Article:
After covering about a mile I finally cleared the seaweed mats just as I started passing over some good looking structure of a nice point. I figured this would be a good spot to start to drift with the tide and I started retrieving my fly. When my fly was about half way in a fish absolutely crushed it and my 6WT doubled over. The fish started off coming right at me and left me scrambling to retrieve my line fast enough. Just as I caught up, the fish followed this up with several short runs. After a couple of minutes I was able to get my line on the reel, just in time to see the big Cutthroat which looked every bit of 20" come shooting out of the water.  A few minutes later I was finally able to get the Cutthroat along side the kayak and was very thankful for my long handled net as I finally scooped up the beautiful 20" native Coastal Cutthroat.

A beautiful 20" anadromous Coastal Cutthroat Trout

After catching my big sea-run, I started to drift and cast. As Coastal Cutthroat tend to travel in pods, I wasn't surprised when I immediately hooked another fish, which unfortunately popped off. This scenario repeated itself three more times before the bite seemed to die off and the seaweed floated in encouraging me to move on. I covered another mile of beach, but didn't get a single additional grab before the wind picked up and forced me to turn back towards my take out. It was at this point that I realized that my net, which I had been so thankful for an hour earlier had some how managed to fall out of the kayak. Making this my third net for fall in the line of duty over the years...

Choppy water as the wind picks up on the Sound

A greedy little Staghorn Sculpin

On the way back I stopped where I had caught the big Cutthroat, but all I managed to find were a couple of Staghorn Sculpin. With the no indication of Cutthroat, light fading and the wind still howling it was finally time to make may way back to the take out after a wonderful evening on the water.

Thursday, August 25, 2022

Westslope Cutthroat of the South Cascades

After my trip up to the Methow drainage after Westslope Cutthroat in the North Cascades in Washington, I wanted hunt down some Westslope Cutthroat in the Southern Cascades of Washington this summer as well. In particular, I was hoping to find some fluvial Westslopes. One thing I strive to do on my website is represent as much of the diversity as possible in each variety of trout, such as the different life history forms. The fluvial life history forms are also known as riverine migrants and are known for making concerted migrations throughout larger river systems as well as typically reaching much larger sizes than stream resident forms. The difference in the two life history trajectories also typically results in slightly different phenotypic traits, which is why I was hoping to document the fluvial life history.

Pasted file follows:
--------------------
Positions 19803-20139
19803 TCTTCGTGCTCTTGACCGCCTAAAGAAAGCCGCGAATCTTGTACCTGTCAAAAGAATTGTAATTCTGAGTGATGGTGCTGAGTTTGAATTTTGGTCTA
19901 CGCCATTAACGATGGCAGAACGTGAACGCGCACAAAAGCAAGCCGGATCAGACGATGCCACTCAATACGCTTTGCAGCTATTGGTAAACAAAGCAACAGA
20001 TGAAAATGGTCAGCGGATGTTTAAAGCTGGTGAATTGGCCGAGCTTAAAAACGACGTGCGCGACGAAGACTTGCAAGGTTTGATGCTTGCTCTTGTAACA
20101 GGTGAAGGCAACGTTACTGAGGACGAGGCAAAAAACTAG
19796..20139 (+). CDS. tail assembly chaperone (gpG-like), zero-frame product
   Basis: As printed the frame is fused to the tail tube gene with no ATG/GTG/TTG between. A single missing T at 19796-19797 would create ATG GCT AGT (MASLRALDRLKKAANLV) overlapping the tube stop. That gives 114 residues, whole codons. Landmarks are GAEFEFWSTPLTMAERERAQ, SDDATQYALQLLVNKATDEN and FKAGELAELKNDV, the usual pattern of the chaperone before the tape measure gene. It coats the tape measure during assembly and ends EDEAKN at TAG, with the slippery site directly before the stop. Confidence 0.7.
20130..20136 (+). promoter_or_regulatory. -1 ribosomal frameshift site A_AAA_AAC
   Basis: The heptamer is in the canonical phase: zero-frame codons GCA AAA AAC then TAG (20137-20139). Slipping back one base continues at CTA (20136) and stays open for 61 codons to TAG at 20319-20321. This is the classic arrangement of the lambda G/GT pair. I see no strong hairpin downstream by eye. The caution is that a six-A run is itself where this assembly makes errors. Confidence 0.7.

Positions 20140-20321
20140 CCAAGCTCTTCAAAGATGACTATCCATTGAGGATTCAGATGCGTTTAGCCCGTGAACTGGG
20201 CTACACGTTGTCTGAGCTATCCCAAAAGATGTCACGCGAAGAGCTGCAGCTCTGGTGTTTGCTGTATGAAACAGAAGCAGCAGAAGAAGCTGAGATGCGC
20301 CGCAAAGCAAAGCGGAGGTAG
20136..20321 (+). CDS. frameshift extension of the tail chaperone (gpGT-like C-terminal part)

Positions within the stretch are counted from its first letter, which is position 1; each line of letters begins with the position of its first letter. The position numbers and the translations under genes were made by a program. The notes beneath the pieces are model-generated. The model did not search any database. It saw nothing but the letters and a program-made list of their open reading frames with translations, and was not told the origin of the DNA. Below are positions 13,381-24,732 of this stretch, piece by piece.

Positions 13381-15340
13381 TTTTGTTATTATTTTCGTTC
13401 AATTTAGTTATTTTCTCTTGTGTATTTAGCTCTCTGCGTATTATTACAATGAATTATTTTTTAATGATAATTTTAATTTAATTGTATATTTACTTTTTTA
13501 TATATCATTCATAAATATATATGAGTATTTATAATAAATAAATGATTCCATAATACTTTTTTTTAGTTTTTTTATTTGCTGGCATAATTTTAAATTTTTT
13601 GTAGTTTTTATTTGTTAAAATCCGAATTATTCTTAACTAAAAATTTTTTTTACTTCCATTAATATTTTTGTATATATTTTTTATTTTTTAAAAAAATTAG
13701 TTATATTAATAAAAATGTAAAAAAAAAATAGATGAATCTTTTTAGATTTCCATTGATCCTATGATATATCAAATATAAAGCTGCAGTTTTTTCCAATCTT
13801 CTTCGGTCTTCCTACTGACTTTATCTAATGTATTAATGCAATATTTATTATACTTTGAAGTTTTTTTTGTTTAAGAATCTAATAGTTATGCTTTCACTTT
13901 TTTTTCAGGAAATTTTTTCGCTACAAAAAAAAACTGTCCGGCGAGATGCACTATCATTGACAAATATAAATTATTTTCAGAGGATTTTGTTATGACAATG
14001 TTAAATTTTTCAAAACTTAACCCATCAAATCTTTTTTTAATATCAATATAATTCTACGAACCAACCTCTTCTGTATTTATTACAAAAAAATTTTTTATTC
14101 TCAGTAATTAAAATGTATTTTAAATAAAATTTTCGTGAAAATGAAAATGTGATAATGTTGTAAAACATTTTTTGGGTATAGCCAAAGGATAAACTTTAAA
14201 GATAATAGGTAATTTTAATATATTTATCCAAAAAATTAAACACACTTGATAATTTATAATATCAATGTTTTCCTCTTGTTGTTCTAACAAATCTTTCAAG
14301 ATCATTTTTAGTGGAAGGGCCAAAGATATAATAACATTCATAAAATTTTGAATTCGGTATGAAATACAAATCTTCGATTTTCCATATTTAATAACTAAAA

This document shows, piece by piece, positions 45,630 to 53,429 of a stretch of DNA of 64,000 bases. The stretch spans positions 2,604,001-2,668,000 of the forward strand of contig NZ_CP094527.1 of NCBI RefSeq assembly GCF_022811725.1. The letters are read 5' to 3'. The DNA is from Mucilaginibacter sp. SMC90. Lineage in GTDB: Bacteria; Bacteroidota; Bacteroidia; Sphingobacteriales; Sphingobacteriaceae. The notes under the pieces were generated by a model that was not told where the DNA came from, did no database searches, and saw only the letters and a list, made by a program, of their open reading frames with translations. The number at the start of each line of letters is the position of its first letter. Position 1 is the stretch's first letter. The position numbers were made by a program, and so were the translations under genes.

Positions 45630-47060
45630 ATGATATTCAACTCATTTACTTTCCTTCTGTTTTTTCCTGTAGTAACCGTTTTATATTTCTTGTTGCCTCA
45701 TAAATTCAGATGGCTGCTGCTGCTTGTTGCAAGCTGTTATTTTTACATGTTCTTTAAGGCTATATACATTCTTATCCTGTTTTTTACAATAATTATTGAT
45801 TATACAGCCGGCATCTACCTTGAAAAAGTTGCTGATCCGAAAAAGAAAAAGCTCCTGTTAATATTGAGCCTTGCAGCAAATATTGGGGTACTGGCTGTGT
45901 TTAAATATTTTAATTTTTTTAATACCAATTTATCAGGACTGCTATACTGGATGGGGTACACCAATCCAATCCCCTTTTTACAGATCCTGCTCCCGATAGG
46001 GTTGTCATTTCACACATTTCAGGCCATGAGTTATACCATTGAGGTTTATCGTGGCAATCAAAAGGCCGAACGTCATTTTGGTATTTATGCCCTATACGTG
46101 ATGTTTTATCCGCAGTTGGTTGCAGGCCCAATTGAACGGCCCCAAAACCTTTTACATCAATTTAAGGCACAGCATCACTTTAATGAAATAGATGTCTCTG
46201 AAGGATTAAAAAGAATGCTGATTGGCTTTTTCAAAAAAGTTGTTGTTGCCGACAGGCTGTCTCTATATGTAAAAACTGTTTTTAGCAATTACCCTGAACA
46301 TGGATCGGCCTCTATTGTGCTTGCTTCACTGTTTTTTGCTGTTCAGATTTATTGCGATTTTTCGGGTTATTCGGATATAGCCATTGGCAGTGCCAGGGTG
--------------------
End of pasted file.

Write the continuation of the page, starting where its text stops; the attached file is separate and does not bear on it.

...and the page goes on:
After a bit of research, I landed on a moderate sized stream that I had fished way back in 2006, but at that point the stream was dominated by small Columbia Basin Redband Trout, with Westslopes only being a rarity. Since that point, catch and release regulations have been adopted in parts of the watershed and supposedly the Cutthroat population had responded very well to the new regulations. When I mentioned my plans to my neighbor Dyllon, he was interested in joining me, so set a date on the calendar and made plans for the trip.

The day of the trip we were on the road by 5:30 AM and made good time getting over to the east side of the Cascades. As we drove up the road once we hit the stream, we were both shocked with the number of anglers out already. I had specifically chosen a stretch as it appeared to have a good concentration of pools based on satellite imagery hoping that it might hold a few large Cutthroat and luckily it was still free of anglers. . While the morning was extremely chilly, we opted to wet wade as the clear skies promised that it would be quite hot by the afternoon. Dyllon opted for a streamer setup, while I brought, my 2WT with a dry/dropper and my 6wt with a double nymph rig. Once we were rigged up, it was time to get on the water.

Dyllon took to the river first and had a few good grabs in the first hole, but it wasn't until we got to the next riffle upstream that we landed any fish. I opted for the nymph rig and after a couple casts got a good take and after a quick battle landed a beautiful fluvial Westslope Cutthroat on my October Caddis nymph.